Jungle Style Your Magazines
Across the steamy jungles of the South Pacific, American soldiers and marines in the Second World War often used the tactic of taping multiple magazines together to speed up their reloading process. This tactic survives to this day. After all, if one mag was good, two must be great right?
The basic concept
In pictures of both soldiers and marines coming from hard fought islands against the Japanese and against the Germans in Europe, there exists multiple occasions of US military men with 'jungle' style magazines. It was the first war in which US soldiers fought in combat situations with small, compact rifles that had extended detachable box magazines. These included the Thompson M1921/1928 and M1 series submachine guns, the M1/M2 .30 Caliber Carbine, and the M3 Grease Gun. These early room-brooms could run through ammo at rates up to 400-rounds per minute. This meant that a 15, 25, or 30-round magazine could be shot empty in just seconds.
(A US Army M3-equipped soldier in Europe in WWII with a triple 'jungle' style rig)
By taping a second, or even a third magazine to the first, while leaving enough room for the feedlips to be rapidly accessed, an infantryman could save a second or two in a magazine exchange. This was done by various means including copious amounts of military grade tape, combined sometimes with rubber bands, and even with old Army socks.
Did Americans invent it?
(The German MP40i went next-level with the jungle style idea)
It is not adequately recorded who taped the first mags together for speed reloading. Newsreel footage exists of British Commando troops as early as 1941 running around with what appear to be Thompson submachine guns with two 25-round stick magazines taped together. In 1942, the Germans went so far as to create a version of their famously successful MP40 Schmeisser subgun with dual magazines mounted.
What is known is that hard-bitten Allied and even Axis soldiers often turned to this method of having as many spare rounds rapidly accessible as possible.
A triple-fitted jungle-style M3 Grease gun in the 1962 war film Hell is For Heroes Hell in the hands of movie swagger master Steve McQueen
Use after WWII
While not usually instructed by any force in basic training, the jungle style modification has persisted over the past seventy years.
(Just after the end of WWII we see Ethiopian soldiers equipped with US Marine Corps flak jackets, an M1 Garand rifle, and a M3 Carbine 'somewhere in Korea' during the UN conflict there in 1950-53. Can you spot the jungle style mod?)
( A Yemeni paratrooper with a very-British uniform and Sterling L2A3 submachine gun. Yes, the jungle style mag was there too.)
(A US Army soldier with ALICE style webbing somewhere in Southeast Asia during the Vietnam conflict. His early model M16 with its three-prong flash hider includes three 20-round Colt magazines taped together with the first one inserted into the mag well)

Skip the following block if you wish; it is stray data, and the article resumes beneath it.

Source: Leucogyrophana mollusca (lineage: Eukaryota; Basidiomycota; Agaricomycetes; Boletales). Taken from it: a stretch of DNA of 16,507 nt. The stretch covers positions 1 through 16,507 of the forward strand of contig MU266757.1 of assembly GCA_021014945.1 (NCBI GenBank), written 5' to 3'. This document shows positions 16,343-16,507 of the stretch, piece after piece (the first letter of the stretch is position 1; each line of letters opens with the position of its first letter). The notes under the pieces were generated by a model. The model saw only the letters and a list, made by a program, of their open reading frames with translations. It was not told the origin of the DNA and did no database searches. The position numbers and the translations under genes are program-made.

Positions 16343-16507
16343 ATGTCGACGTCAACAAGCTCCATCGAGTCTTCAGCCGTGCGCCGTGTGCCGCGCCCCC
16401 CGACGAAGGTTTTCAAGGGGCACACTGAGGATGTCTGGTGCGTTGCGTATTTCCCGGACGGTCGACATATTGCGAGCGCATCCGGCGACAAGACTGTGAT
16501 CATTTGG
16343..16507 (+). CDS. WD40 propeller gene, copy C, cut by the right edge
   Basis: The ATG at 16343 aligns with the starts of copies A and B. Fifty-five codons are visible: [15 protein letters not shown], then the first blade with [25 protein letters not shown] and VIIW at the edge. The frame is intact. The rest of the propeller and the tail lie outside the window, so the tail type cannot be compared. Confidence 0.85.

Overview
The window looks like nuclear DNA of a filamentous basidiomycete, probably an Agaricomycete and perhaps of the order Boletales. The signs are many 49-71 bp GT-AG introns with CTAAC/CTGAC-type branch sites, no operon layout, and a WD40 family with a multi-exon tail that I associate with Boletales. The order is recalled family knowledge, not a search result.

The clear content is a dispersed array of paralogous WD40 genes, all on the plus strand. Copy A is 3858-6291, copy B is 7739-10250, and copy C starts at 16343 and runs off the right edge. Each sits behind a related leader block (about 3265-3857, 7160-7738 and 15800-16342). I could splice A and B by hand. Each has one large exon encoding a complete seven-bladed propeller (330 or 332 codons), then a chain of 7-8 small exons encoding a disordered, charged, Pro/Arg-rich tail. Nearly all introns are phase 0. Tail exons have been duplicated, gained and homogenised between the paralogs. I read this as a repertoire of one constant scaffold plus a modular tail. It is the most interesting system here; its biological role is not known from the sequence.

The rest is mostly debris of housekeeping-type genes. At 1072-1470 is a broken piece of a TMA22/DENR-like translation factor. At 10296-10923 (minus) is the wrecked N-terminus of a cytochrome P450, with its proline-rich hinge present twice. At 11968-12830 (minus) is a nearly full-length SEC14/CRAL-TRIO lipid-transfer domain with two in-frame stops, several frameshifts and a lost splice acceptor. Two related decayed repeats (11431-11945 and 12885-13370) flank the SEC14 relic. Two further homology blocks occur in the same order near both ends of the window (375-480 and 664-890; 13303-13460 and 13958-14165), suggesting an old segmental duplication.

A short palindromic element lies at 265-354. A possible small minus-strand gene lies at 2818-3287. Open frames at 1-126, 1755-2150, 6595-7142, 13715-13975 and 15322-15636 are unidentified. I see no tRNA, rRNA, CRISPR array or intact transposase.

(A factional fighter in the war-torn West African state of Liberia with his Chinese Type 56 AKM and a pair of ingeniously arranged jungle style 30-round mags. We say this because with these mags, facing one forward can cause feedlip damage when firing from a prone position.)
(Remember the above? Well, here we see an illustration of exactly what we were talking about. This fighter's second mag has lost its follower and the magazine spring is now spitting out into the street. This is one of the great drawbacks of the jungle style mod. On a side note, you have to give it up for the blue painters tape and tactical sneakers.)
(A Polish soldier on exercises in 1997 with three unloaded AK mags, and operation jungle style duct tape mod well in hand)
(A US soldier comically mugging for the camera with no less than 17 jungle style 30-round mags on his M4 somewhere in Iraq. Even though the loadout would weigh somewhere around 25-pounds, probably cause FTF's due to the extra weight on the mag in the well and likely stress the magazine release to failure, at least he has 510 rounds at the ready.)
Jungle Style today
'Old School' Jungle style 101
(The modern method of jungle-style mags include rifles like this Swiss SiG that can couple its transparent magazines together in any combination desired)
Today, the concept of wrapping spare mags around a central is still alive and well. We are, of course, slightly more modern these days. Many aftermarket companies market 'magazine couplers' made of polymer or phenolic rubber that can marry a pair of standard mags together.
Many modern 5.56mm rifle designs come with magazines that can be attached together to form blocks of 2-3-4 or more 30-round mags together without the use of tape, couplers, or rubber bands. These include the SiG SG550/551 series, the German HKG36, and others.
Then again, there is always tape.